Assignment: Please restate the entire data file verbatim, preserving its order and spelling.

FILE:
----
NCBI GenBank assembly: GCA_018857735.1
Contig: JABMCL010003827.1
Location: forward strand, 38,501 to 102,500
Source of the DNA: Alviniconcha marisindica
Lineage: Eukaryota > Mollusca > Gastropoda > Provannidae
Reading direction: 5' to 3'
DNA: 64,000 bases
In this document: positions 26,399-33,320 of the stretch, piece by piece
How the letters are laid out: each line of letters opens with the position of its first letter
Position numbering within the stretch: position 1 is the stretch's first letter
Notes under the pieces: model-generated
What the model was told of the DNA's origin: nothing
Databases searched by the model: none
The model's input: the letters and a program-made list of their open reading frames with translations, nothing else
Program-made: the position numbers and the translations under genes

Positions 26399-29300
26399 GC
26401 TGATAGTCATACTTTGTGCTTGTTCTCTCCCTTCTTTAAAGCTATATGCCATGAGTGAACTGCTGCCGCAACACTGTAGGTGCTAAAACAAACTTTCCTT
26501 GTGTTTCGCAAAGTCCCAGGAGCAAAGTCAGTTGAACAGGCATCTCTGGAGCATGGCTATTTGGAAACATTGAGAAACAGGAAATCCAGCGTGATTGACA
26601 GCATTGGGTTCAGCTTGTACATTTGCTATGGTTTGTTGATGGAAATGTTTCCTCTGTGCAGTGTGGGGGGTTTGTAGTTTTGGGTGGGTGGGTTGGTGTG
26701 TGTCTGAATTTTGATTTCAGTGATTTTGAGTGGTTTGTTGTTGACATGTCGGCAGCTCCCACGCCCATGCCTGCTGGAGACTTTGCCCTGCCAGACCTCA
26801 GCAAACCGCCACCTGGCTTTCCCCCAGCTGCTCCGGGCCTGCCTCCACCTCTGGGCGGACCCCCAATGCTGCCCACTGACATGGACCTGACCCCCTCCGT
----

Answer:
NCBI GenBank assembly: GCA_018857735.1
Contig: JABMCL010003827.1
Location: forward strand, 38,501 to 102,500
Source of the DNA: Alviniconcha marisindica
Lineage: Eukaryota > Mollusca > Gastropoda > Provannidae
Reading direction: 5' to 3'
DNA: 64,000 bases
In this document: positions 26,399-33,320 of the stretch, piece by piece
How the letters are laid out: each line of letters opens with the position of its first letter
Position numbering within the stretch: position 1 is the stretch's first letter
Notes under the pieces: model-generated
What the model was told of the DNA's origin: nothing
Databases searched by the model: none
The model's input: the letters and a program-made list of their open reading frames with translations, nothing else
Program-made: the position numbers and the translations under genes

Positions 26399-29300
26399 GC
26401 TGATAGTCATACTTTGTGCTTGTTCTCTCCCTTCTTTAAAGCTATATGCCATGAGTGAACTGCTGCCGCAACACTGTAGGTGCTAAAACAAACTTTCCTT
26501 GTGTTTCGCAAAGTCCCAGGAGCAAAGTCAGTTGAACAGGCATCTCTGGAGCATGGCTATTTGGAAACATTGAGAAACAGGAAATCCAGCGTGATTGACA
26601 GCATTGGGTTCAGCTTGTACATTTGCTATGGTTTGTTGATGGAAATGTTTCCTCTGTGCAGTGTGGGGGGTTTGTAGTTTTGGGTGGGTGGGTTGGTGTG
26701 TGTCTGAATTTTGATTTCAGTGATTTTGAGTGGTTTGTTGTTGACATGTCGGCAGCTCCCACGCCCATGCCTGCTGGAGACTTTGCCCTGCCAGACCTCA
26801 GCAAACCGCCACCTGGCTTTCCCCCAGCTGCTCCGGGCCTGCCTCCACCTCTGGGCGGACCCCCAATGCTGCCCACTGACATGGACCTGACCCCCTCCGT